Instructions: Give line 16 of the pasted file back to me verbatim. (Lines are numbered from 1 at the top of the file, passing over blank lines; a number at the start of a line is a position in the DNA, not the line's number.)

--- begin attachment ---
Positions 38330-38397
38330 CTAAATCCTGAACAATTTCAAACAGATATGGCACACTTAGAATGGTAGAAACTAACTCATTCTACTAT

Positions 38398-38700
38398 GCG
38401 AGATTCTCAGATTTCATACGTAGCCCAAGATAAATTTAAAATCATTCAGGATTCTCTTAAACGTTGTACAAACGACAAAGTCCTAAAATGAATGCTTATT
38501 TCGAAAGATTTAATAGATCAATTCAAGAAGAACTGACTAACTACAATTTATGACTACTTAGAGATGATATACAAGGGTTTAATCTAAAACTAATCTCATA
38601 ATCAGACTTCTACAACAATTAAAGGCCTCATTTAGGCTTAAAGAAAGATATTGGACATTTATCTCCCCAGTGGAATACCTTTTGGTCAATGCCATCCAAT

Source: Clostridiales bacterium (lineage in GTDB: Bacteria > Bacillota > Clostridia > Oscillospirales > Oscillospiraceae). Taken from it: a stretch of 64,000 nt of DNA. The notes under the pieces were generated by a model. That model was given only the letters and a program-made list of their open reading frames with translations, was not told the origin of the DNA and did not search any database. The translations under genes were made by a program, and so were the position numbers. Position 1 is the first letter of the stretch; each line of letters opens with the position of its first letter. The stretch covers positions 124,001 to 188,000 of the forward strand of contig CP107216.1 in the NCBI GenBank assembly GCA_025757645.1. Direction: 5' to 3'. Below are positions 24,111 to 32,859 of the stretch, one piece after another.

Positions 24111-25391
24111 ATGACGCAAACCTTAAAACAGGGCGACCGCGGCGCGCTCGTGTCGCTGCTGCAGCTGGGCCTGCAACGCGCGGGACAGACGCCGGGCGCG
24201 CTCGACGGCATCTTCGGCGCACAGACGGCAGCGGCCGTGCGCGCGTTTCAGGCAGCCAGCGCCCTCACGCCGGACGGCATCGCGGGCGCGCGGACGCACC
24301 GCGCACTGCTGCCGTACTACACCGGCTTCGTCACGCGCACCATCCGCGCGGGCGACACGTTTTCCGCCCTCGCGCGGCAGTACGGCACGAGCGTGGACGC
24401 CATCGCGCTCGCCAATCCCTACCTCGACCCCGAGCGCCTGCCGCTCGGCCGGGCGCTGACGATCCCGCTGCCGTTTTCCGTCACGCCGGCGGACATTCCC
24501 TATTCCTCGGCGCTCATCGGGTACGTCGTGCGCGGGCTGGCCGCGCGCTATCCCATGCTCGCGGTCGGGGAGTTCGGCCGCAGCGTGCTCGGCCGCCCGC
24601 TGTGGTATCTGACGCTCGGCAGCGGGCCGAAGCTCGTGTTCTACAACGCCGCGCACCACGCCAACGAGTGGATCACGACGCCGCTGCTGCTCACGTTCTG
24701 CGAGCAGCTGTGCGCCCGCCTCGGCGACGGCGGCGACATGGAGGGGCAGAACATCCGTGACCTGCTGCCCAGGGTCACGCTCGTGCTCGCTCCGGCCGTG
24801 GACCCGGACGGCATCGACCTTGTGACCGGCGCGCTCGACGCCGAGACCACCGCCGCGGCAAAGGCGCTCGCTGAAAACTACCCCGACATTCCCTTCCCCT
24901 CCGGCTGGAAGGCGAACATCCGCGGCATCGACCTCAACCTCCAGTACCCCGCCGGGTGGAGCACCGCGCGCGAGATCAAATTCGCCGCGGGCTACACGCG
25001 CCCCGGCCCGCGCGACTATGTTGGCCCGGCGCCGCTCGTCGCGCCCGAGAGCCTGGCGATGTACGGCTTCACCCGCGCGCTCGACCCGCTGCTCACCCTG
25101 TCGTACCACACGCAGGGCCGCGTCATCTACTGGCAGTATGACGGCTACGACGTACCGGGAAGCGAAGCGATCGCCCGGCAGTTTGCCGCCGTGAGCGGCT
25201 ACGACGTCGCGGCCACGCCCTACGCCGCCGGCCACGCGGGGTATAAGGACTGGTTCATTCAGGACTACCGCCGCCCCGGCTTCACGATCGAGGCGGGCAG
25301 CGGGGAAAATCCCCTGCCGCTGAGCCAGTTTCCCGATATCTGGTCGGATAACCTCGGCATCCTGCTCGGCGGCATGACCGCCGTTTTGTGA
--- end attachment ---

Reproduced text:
24701 CGAGCAGCTGTGCGCCCGCCTCGGCGACGGCGGCGACATGGAGGGGCAGAACATCCGTGACCTGCTGCCCAGGGTCACGCTCGTGCTCGCTCCGGCCGTG